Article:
Assembling a Natural Small Molecule into a Supramolecular Network with High Structural Order and Dynamic Functions

Qi Zhang, Yuan-Xin Deng, Hong-Xi Luo, Chen-Yu Shi, Geoffrey M. Geise, Ben L. Feringa*, He Tian, Da-Hui Qu

*Corresponding author for this work

Research output: Contribution to journalArticleAcademicpeer-review

152 Citations (Scopus)
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Programming the hierarchical self-assembly of small molecules has been a fundamental topic of great significance in biological systems and artificial supramolecular systems. Precise and highly programmed self-assembly can produce supramolecular architectures with distinct structural features. However, it still remains a challenge how to precisely control the self-assembly pathway in a desirable way by introducing abundant structural information into a limited molecular backbone. Here we disclose a strategy that directs the hierarchical self-assembly of sodium thioctate, a small molecule of biological origin, into a highly ordered supramolecular layered network. By combining the unique dynamic covalent ring-opening-polymerization of sodium thioctate and an evaporation-induced interfacial confinement effect, we precisely direct the dynamic supramolecular self-assembly of this simple small molecule in a scheduled hierarchical pathway, resulting in a layered structure with long-range order at both macroscopic and molecular scales, which is revealed by small-angle and wide-angle X-ray scattering technologies. The resulting supramolecular layers are found to be able to bind water molecules as structural water, which works as an interlayer lubricant to modulate the material properties, such as mechanical performance, self-healing capability, and actuating function. Analogous to many reversibly self-assembled biological systems, the highly dynamic polymeric network can be degraded into monomers and reformed by a water-mediated route, exhibiting full recyclability in a facile, mild, and environmentally friendly way. This approach for assembling commercial small molecules into structurally complex materials paves the way for low-cost functional supramolecular materials based on synthetically simple procedures.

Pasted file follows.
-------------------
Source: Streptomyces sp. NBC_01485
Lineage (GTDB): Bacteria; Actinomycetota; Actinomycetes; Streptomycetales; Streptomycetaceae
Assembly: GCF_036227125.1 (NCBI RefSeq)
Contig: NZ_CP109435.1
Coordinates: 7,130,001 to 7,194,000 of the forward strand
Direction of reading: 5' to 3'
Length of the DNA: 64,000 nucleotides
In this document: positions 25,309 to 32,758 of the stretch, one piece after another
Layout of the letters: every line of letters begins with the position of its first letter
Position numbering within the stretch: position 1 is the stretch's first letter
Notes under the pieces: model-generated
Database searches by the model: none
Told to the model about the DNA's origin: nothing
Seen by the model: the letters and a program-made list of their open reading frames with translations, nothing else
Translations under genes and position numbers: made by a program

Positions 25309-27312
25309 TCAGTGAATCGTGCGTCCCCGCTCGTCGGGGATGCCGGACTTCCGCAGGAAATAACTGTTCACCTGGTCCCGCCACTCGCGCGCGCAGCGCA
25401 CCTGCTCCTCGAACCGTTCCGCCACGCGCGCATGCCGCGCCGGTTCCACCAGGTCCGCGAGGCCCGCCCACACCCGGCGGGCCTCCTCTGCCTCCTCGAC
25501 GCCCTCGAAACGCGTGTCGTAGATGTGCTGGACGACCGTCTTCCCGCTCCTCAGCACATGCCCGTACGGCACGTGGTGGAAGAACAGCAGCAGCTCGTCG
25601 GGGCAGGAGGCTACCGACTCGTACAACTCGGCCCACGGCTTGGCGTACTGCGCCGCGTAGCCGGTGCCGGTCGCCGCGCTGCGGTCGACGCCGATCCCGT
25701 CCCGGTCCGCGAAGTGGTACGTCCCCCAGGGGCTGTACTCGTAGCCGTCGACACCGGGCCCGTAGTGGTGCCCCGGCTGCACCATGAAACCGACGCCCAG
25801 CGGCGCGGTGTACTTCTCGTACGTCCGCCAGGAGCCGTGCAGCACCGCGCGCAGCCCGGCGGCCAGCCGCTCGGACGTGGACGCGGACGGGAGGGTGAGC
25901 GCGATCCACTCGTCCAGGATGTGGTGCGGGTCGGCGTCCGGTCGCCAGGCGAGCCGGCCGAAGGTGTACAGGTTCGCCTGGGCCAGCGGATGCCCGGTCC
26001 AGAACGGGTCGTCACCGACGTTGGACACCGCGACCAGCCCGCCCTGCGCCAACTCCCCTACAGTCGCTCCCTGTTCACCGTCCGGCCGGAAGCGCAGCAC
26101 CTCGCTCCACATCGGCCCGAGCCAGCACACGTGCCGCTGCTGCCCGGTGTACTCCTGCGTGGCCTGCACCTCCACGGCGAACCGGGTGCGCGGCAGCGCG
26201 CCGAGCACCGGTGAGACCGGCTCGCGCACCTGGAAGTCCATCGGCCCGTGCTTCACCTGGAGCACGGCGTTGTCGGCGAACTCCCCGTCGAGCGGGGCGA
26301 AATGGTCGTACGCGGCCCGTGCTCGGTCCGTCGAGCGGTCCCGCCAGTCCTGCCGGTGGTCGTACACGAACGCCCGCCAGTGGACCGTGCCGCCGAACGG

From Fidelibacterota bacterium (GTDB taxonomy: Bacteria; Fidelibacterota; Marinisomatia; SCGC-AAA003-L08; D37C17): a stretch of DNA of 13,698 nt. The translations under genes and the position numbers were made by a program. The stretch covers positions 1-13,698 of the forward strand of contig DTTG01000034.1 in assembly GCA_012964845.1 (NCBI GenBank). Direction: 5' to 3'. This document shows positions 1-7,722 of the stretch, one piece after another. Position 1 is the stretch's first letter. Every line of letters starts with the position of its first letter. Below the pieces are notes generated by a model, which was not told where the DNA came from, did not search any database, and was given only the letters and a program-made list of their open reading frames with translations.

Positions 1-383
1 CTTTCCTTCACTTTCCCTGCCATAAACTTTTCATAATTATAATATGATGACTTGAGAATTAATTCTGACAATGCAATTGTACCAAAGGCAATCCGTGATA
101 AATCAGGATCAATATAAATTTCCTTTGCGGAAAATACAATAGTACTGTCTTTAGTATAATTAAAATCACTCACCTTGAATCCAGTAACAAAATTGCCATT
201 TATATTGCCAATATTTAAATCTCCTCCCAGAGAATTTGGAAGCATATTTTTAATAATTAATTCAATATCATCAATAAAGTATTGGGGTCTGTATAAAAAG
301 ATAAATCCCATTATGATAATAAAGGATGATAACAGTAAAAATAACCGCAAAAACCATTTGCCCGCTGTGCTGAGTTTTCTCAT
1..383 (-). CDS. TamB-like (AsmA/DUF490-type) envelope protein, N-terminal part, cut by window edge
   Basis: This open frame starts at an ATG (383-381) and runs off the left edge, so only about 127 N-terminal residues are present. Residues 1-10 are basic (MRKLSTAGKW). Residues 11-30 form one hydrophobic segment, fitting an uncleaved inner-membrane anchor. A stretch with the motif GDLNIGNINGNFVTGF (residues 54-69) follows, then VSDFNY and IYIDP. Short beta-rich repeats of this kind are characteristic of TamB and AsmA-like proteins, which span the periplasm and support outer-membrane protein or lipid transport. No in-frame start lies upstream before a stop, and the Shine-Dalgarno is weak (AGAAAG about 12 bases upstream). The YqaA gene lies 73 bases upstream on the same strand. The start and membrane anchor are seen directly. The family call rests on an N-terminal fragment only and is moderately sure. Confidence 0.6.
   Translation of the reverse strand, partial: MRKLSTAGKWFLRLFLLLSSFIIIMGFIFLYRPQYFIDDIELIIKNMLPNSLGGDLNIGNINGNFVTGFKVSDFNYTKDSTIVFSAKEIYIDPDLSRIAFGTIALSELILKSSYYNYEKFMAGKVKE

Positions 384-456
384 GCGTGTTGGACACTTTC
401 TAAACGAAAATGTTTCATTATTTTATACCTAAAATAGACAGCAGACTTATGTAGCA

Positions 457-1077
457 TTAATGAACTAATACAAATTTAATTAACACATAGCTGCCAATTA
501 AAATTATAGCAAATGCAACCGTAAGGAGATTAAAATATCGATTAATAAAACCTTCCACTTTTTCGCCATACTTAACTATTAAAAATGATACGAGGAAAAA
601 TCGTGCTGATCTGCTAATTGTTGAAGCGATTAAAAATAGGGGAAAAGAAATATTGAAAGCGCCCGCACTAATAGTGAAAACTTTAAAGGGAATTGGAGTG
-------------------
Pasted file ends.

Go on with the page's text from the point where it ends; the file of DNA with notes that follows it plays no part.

Original languageEnglish
Pages (from-to)12804-12814
Number of pages11
JournalJournal of the American Chemical Society
Issue number32
Publication statusPublished - 14-Aug-2019



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